Extended Continental Shelf Program of India

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United Nations Convention on Law of the Sea (UNCLOS) defines the continental shelf  to comprise of the seabed and subsoil of the submarine areas of a coastal State that extend beyond its territorial sea throughout the natural prolongation of its land territory to the outer edge of the continental margin (comprising the geological shelf, slope and rise), or to a distance of 200 nautical miles from the territorial sea baselines where the outer edge of the continental margin does not extend up to that distance (http://www.un.org/Depts/los/clcs_new/clcs_home.htm).

 


When a coastal state’s continental shelf extends beyond 200 M, the state may establish the outer limits of its continental shelf by submitting particulars of such limits to the Commission on the Limits of the Continental Shelf (CLCS).  The regime prescribed for the outer limits of the continental shelf where it extends beyond 200 M is contained in Part VI (articles 76 to 85) of UNCLOS. There are several conditions which a coastal state needs to meet in order to submit a claim of extended continental shelf beyond 200 M. A diagrammatic illustration of these conditions is given below.

 

 

 


 

The Convention also makes an exception to these criteria for the continental margins of the coastal States in the southern part of the Bay of Bengal (“Statement of Understanding concerning a specific method to be used in establishing the outer edge of the continental shelf” adopted by the Third United Nations Conference on the Law of the Sea on the 29th August 1980).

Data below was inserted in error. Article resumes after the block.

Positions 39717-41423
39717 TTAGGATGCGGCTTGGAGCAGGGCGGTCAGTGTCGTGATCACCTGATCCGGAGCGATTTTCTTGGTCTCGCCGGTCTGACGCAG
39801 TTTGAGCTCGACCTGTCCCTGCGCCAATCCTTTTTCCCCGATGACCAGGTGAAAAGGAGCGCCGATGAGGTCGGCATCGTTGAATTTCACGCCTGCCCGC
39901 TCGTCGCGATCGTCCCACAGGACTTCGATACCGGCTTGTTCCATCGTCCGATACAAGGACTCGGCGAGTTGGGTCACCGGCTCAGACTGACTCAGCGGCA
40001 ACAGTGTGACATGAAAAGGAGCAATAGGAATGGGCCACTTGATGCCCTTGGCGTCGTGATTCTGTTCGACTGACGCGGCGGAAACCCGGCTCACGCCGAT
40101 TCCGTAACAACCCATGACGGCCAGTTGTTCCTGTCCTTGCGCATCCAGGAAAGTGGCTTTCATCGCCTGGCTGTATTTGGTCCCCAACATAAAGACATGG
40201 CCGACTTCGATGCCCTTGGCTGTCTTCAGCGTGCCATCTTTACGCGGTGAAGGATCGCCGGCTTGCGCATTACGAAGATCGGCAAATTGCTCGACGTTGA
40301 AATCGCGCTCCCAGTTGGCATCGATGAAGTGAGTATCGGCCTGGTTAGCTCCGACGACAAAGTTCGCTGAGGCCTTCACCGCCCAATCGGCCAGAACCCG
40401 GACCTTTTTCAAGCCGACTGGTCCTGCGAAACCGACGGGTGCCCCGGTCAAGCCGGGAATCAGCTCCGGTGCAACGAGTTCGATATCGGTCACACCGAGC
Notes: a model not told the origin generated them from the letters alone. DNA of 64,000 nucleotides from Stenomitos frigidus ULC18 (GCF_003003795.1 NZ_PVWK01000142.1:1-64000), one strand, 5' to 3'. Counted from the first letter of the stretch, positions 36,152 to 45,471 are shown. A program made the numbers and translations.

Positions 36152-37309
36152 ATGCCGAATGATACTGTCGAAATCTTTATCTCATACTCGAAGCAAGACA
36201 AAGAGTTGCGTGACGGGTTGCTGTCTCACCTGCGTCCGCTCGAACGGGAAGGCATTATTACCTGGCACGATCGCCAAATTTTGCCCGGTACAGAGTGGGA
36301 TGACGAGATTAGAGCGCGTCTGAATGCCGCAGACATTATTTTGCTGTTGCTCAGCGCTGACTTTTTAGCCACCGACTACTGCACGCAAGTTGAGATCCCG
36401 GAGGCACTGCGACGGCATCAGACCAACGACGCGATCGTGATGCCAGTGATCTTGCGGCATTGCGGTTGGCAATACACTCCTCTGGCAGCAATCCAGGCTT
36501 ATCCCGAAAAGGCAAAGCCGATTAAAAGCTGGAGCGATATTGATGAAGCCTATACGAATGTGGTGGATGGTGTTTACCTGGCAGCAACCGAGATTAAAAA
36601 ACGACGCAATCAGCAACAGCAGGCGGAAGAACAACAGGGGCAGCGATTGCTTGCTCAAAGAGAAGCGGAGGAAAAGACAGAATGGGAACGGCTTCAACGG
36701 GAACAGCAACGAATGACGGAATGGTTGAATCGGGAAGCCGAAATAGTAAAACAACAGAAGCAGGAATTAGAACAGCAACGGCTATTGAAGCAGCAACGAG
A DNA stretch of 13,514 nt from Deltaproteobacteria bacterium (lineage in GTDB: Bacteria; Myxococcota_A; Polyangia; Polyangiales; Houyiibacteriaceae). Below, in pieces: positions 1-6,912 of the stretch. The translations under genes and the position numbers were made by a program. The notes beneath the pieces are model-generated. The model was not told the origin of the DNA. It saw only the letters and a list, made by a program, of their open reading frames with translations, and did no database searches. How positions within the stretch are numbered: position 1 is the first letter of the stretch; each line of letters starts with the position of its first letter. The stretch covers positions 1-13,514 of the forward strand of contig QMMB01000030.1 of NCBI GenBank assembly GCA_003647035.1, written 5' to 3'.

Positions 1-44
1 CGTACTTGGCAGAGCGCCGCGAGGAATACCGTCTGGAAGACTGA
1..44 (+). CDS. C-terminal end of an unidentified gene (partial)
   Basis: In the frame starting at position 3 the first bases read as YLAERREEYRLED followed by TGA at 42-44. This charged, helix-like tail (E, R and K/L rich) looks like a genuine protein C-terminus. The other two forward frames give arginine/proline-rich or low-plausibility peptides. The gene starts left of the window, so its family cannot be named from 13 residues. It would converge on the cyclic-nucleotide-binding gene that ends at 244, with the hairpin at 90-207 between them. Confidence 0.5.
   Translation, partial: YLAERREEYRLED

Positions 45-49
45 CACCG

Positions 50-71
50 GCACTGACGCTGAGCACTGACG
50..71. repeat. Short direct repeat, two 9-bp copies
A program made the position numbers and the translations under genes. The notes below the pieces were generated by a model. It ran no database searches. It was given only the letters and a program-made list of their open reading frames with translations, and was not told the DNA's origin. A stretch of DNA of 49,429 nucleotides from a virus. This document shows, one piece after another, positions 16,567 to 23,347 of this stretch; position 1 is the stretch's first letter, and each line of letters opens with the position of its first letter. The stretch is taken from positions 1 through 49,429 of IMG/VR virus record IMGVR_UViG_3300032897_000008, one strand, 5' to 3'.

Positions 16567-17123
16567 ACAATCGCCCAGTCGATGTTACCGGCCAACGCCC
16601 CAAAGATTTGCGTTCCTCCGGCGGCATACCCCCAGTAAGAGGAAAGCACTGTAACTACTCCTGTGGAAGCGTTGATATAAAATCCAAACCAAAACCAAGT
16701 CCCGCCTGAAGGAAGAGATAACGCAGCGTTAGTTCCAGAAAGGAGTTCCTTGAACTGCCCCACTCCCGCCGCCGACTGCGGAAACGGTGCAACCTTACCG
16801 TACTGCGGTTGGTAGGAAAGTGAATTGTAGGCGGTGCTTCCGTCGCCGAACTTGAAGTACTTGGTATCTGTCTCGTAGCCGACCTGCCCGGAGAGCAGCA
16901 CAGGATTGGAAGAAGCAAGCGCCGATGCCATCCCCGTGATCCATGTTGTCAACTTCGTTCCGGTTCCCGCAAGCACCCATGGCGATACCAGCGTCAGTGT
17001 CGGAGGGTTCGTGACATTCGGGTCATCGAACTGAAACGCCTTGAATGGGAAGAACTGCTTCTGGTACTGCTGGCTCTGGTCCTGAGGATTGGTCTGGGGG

Once a coastal state submits the requisite documentation to the CLCS, which is a 21 member UN body of experts on geology, geophysics and hydrography, all thesubmittedmaterial is thoroughly examined and recommendations are made in accordance with article 76 or the Statement of Understanding, as the case may be.


Considering that India’s continental shelf extends beyond the 200 nautical miles from the territorial sea baselines, the Ministry of Earth Sciences (MoES) undertook a major multi-institutional national programme of collecting, processing, analyzing and documenting the requisite scientific and technical information for delineating the outer limits of the continental shelf in the Arabian Sea and the Bay of Bengal including the western offshore areas of the Andaman-Nicobar Islands. The task was implemented by National Centre for Antarctic and Ocean Research, an autonomous institute of Ministry of Earth Sciences with close participation of Ministry of External Affairs, Naval Hydrographic Office of Ministry of Defence, National Institute of Oceanography and National Geophysical Research Institute of Council of Scientific and Industrial Research, Geological Survey of India, Directorate General of Hydrocarbons, and Oil and Natural Gas Corporation.